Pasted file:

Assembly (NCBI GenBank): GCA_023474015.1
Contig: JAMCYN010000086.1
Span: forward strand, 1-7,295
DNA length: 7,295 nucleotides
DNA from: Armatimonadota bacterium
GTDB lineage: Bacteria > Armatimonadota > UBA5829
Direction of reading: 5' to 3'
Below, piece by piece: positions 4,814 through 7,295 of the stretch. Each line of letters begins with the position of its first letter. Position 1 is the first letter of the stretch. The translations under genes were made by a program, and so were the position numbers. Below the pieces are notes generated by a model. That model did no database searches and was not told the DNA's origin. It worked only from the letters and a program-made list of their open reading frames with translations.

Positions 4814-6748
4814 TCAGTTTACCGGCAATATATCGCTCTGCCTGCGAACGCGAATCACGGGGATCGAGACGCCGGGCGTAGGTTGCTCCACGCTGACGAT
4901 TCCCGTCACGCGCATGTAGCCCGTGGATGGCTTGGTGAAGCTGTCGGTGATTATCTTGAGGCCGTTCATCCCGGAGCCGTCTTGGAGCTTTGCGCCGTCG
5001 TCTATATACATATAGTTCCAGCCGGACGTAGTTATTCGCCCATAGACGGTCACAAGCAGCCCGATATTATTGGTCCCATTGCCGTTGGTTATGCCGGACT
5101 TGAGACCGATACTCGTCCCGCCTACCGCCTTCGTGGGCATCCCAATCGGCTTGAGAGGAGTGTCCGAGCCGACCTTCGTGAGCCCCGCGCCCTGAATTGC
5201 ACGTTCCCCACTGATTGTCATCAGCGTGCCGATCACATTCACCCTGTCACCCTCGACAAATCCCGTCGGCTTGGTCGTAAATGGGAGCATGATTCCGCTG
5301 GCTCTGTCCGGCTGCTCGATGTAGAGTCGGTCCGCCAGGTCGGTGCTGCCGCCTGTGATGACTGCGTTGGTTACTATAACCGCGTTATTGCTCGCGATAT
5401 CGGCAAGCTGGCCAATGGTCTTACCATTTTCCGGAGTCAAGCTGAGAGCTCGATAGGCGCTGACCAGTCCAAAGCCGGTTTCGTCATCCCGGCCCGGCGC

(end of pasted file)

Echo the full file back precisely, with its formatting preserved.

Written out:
Assembly (NCBI GenBank): GCA_023474015.1
Contig: JAMCYN010000086.1
Span: forward strand, 1-7,295
DNA length: 7,295 nucleotides
DNA from: Armatimonadota bacterium
GTDB lineage: Bacteria > Armatimonadota > UBA5829
Direction of reading: 5' to 3'
Below, piece by piece: positions 4,814 through 7,295 of the stretch. Each line of letters begins with the position of its first letter. Position 1 is the first letter of the stretch. The translations under genes were made by a program, and so were the position numbers. Below the pieces are notes generated by a model. That model did no database searches and was not told the DNA's origin. It worked only from the letters and a program-made list of their open reading frames with translations.

Positions 4814-6748
4814 TCAGTTTACCGGCAATATATCGCTCTGCCTGCGAACGCGAATCACGGGGATCGAGACGCCGGGCGTAGGTTGCTCCACGCTGACGAT
4901 TCCCGTCACGCGCATGTAGCCCGTGGATGGCTTGGTGAAGCTGTCGGTGATTATCTTGAGGCCGTTCATCCCGGAGCCGTCTTGGAGCTTTGCGCCGTCG
5001 TCTATATACATATAGTTCCAGCCGGACGTAGTTATTCGCCCATAGACGGTCACAAGCAGCCCGATATTATTGGTCCCATTGCCGTTGGTTATGCCGGACT
5101 TGAGACCGATACTCGTCCCGCCTACCGCCTTCGTGGGCATCCCAATCGGCTTGAGAGGAGTGTCCGAGCCGACCTTCGTGAGCCCCGCGCCCTGAATTGC
5201 ACGTTCCCCACTGATTGTCATCAGCGTGCCGATCACATTCACCCTGTCACCCTCGACAAATCCCGTCGGCTTGGTCGTAAATGGGAGCATGATTCCGCTG
5301 GCTCTGTCCGGCTGCTCGATGTAGAGTCGGTCCGCCAGGTCGGTGCTGCCGCCTGTGATGACTGCGTTGGTTACTATAACCGCGTTATTGCTCGCGATAT
5401 CGGCAAGCTGGCCAATGGTCTTACCATTTTCCGGAGTCAAGCTGAGAGCTCGATAGGCGCTGACCAGTCCAAAGCCGGTTTCGTCATCCCGGCCCGGCGC